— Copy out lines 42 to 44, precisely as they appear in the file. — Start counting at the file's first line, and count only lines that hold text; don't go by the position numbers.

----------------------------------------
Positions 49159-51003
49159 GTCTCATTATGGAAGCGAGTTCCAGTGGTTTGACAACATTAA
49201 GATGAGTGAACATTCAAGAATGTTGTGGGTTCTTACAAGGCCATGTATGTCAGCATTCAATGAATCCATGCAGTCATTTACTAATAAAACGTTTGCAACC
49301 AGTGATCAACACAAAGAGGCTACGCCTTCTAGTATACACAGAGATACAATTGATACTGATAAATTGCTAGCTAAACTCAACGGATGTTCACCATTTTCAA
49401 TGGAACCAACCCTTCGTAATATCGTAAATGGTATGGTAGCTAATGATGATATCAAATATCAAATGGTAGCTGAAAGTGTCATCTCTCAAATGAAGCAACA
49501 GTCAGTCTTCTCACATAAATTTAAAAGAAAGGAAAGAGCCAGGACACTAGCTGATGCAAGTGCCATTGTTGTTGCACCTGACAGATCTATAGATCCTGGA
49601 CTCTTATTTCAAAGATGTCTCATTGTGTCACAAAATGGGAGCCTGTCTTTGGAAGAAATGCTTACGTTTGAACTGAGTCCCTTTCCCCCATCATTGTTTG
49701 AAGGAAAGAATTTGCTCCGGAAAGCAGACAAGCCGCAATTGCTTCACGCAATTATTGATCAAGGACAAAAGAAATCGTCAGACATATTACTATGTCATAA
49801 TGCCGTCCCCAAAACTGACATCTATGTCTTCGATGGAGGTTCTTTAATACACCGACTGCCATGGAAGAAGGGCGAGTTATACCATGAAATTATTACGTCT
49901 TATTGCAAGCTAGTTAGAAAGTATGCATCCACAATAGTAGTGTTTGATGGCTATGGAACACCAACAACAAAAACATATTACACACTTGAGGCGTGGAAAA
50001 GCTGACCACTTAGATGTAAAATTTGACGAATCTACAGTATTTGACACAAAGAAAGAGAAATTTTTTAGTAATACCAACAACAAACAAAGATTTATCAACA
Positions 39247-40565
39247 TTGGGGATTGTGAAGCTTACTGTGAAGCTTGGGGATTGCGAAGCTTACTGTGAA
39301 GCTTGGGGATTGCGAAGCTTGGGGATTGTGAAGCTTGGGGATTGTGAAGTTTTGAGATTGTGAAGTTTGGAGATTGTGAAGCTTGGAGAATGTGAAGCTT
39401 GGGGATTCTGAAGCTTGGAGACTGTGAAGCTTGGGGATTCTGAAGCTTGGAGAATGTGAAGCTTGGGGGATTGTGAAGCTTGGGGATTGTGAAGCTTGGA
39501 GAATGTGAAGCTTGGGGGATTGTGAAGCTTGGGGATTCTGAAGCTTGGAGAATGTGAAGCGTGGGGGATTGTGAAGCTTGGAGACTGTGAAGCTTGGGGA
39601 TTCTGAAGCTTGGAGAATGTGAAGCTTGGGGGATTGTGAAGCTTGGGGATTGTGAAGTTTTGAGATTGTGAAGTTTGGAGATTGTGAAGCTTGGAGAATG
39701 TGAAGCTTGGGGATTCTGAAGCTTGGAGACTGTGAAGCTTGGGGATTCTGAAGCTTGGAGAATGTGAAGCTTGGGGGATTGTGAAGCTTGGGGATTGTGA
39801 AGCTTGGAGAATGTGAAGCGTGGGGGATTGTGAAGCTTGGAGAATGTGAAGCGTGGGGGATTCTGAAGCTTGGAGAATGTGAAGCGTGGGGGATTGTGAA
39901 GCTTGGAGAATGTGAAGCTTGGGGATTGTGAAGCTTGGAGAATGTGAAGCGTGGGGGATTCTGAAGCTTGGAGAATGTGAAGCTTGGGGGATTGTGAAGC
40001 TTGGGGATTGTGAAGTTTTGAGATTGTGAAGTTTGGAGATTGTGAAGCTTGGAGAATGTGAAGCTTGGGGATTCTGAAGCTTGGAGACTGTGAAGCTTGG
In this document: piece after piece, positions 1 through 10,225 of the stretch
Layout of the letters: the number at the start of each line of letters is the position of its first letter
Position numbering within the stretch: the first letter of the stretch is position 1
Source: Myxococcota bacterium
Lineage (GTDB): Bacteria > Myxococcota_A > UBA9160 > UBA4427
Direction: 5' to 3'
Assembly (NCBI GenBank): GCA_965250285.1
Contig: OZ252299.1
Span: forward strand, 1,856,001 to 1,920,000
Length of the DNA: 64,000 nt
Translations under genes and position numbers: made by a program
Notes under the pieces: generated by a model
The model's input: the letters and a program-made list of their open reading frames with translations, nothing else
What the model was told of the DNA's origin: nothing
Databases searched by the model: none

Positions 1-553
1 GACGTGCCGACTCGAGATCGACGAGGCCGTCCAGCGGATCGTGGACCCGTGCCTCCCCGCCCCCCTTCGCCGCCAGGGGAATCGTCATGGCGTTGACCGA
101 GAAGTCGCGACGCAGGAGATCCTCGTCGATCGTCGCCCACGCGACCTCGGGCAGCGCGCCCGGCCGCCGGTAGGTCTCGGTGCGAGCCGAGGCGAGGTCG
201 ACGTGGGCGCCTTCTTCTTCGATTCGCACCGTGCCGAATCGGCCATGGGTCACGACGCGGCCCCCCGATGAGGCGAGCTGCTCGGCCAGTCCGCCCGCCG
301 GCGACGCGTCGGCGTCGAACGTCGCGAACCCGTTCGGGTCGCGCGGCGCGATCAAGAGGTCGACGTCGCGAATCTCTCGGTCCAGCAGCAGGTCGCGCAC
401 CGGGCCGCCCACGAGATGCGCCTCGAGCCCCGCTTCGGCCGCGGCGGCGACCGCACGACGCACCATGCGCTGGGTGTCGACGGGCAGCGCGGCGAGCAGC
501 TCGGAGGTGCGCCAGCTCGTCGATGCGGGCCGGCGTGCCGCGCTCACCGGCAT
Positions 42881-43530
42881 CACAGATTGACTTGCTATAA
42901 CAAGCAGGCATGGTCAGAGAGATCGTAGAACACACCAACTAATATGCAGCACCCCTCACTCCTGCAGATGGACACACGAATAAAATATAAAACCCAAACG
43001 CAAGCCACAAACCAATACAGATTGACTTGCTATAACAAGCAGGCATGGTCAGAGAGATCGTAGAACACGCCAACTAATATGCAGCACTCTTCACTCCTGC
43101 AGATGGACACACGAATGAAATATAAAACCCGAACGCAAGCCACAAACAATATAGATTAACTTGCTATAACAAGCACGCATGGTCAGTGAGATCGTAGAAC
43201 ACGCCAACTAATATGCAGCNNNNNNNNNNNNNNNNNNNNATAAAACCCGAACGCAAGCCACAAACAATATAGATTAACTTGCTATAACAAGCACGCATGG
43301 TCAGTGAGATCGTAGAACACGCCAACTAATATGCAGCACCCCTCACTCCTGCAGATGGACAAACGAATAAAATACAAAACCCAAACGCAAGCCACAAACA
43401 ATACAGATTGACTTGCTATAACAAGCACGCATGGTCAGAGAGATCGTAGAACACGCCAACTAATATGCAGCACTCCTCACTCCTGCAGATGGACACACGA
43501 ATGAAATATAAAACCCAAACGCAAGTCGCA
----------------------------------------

401 CGGGCCGCCCACGAGATGCGCCTCGAGCCCCGCTTCGGCCGCGGCGGCGACCGCACGACGCACCATGCGCTGGGTGTCGACGGGCAGCGCGGCGAGCAGC
501 TCGGAGGTGCGCCAGCTCGTCGATGCGGGCCGGCGTGCCGCGCTCACCGGCAT
Positions 42881-43530